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Dingle Dreams

Why 'Now is the then we were waiting for'

by Mary-Elizabeth Briscoe

At first glance, ours might read like the typical bucket list story of two middle-aged women packing up and moving to a foreign country. But it's not. Living in Ireland was never something my sister Christine and I hoped to do one day before we die.

It wasn't something to tick off the wish list of "maybe someday" events. Instead, the idea is one deeply rooted in the connection we each have for the tiny town of Dingle, on the southwest coast of Ireland.

For me, it started eighteen years ago, on my first visit to Ireland. As the plane approached the runway, I saw patchwork green fields speckled with white dots that turned into sheep as the plane came to rest on the tarmac. I noticed my body relax and soften as tears welled in my eyes. "Home," I whispered.

Something ancient had stirred deep within and was awakened; a spiritual connection to the place, the history, its people. Some have suggested perhaps a past life. Maybe. All I know is that every time I'm in Ireland I have the exact same experience. I can't explain it or even understand it. I just know I am home

Healer Heal Thyself!

How I healed myself from a severe cat allergy with love, determination and Holistic Health

by Lynne Delaney

I had always wanted a black cat since I was a little girl, but that was not an option for me as I had severe allergies and got asthma attacks from cats, a reaction so strong that it occasionally sent me to the hospital. My symptoms started when I was a child and were confirmed by allergy tests. So I had to settle for a stuffed black cat.

I missed out on birthday parties and play dates with friends who had real cats in their homes. As an adult, I got tired of turning down invitations. I defied my allergies and visited my friends who were cat owners. But I could never stay longer than 20 minutes before my asthma kicked in, and it would take days of medication to recover.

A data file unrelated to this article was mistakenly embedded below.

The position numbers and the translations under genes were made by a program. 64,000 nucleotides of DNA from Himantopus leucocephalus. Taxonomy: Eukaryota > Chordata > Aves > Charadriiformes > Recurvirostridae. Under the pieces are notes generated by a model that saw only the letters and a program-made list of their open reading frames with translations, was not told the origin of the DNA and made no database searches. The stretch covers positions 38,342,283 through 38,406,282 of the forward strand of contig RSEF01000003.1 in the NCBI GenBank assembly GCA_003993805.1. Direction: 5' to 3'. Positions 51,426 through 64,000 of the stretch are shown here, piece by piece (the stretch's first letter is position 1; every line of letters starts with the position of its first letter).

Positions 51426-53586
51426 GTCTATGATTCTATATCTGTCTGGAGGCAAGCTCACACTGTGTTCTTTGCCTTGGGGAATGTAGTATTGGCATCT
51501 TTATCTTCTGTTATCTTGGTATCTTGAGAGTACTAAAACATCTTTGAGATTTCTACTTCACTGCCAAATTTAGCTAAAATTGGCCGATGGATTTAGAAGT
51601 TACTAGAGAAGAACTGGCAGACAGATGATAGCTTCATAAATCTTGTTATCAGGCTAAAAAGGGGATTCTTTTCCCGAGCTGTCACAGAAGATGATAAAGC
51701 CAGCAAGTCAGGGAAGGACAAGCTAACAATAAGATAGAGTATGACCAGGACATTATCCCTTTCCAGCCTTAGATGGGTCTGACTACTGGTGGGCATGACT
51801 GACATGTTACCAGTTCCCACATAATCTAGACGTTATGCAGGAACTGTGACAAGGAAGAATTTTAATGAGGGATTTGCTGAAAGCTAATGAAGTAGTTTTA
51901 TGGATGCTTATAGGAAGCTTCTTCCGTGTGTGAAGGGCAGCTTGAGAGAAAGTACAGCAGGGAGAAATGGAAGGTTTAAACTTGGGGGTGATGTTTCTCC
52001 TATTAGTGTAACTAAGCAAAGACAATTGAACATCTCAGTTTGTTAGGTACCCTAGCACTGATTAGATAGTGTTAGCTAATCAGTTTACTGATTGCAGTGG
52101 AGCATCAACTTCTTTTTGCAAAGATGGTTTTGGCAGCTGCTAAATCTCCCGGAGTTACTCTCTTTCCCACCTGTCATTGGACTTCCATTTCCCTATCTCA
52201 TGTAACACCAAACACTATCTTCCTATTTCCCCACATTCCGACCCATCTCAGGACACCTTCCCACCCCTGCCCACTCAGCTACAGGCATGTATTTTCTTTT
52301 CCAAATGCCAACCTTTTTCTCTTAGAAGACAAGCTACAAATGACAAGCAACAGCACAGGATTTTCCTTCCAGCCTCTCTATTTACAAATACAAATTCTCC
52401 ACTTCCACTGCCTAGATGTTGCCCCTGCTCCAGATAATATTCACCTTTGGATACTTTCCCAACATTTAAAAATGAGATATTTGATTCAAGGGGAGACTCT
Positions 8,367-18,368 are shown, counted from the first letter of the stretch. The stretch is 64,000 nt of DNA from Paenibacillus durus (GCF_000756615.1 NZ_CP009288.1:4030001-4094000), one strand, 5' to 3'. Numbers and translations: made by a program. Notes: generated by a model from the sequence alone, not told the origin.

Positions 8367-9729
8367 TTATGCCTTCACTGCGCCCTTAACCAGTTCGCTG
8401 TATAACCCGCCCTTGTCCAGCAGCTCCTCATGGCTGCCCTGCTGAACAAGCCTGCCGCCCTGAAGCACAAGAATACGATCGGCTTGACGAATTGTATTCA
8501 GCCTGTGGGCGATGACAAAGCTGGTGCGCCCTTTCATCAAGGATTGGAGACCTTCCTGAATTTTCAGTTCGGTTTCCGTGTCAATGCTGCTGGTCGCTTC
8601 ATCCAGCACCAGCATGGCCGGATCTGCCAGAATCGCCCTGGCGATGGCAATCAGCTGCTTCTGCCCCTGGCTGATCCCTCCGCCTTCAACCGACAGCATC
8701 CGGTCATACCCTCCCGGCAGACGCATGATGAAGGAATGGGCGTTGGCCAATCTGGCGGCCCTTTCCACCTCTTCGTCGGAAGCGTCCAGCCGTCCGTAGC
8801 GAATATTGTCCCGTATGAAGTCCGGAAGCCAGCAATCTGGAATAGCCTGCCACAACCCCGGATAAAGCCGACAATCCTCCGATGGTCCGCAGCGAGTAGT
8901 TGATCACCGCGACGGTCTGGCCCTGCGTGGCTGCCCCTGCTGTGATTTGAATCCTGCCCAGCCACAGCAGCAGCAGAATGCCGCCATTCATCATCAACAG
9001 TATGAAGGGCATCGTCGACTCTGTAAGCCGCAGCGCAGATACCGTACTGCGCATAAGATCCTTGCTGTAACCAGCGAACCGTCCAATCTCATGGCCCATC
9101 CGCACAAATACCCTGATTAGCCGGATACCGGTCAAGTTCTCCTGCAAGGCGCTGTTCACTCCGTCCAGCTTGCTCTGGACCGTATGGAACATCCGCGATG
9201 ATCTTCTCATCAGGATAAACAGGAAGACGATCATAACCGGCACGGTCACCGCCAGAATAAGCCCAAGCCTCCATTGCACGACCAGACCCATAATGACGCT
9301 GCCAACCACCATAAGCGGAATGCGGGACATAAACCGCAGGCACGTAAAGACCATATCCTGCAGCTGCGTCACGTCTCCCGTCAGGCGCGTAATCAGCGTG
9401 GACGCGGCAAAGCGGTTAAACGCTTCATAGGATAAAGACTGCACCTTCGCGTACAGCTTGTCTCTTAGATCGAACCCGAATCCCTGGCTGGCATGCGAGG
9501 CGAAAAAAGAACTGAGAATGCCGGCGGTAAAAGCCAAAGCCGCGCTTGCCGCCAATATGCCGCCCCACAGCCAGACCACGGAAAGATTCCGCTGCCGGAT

Over time, my desire to have a black cat began to wane. Then one night, my husband Josh and I were finishing dinner when we heard a knock at the door. We were surprised because we'd recently moved in and did not know many of our neighbors. Glancing through the door we saw no one. Then there was another knock and this time we saw a little head peering in the window of the door.

Paying it Forward is Great!

by Saralee Perel

When I told my husband, Bob, what I've been doing, he said, "If you tell others, they could feel as good as you."

I have a crush on Jared Whittemore. (Sorry Bob.) We met when he worked at Stop & Shop in Marstons Mills.

While I was awkwardly moving groceries from my motorized shopping cart to the conveyor belt, Jared, without me asking, took over and did it for me. He then insisted on taking the bags to my truck.

"I have nothing to give you," I said.

"I wouldn't take a thing from you. I love helping."

"Then who's your manager? I've got to tell someone how amazing you are."

He was too shy to tell me.

I teased him. "I'll find out anyway."

He still wouldn't say. Then I felt too timid and lazy to go back in the store. So I gave myself one of my talks: "Any action, no matter how seemingly small, can change a life."

What motivates me to break through my bashfulness and do-nothingness?

Come Home

by Debbie McNaughton

Welcome to Cape Cod. I passed the sign; the Bourne Bridge looming large before me. Gripping the steering wheel of my rental car, I entered the rotary full throttle.

At last, I'd returned to my Massachusetts roots to spend a week's vacation in Sandwich. I'd just shed 220 pounds, my worst half, through a grateful divorce, and was looking forward to spending time by the ocean with my friend, Paula.

Twenty years ago, I had followed a dream of adventure and moved to Wyoming, got married and embraced a life far from my beloved New England.

The smell of a summer now over filled my vehicle as I turned onto Emerald Way and crushed the swirl of fall leaves under the tires. I pulled up in front of a weathered cedar shingled house where Paula rushed out to greet me.

"Welcome home, Deb. Finally, you're here! Come on inside and relax."

Together we carried my suitcases and settled down for a long afternoon of memories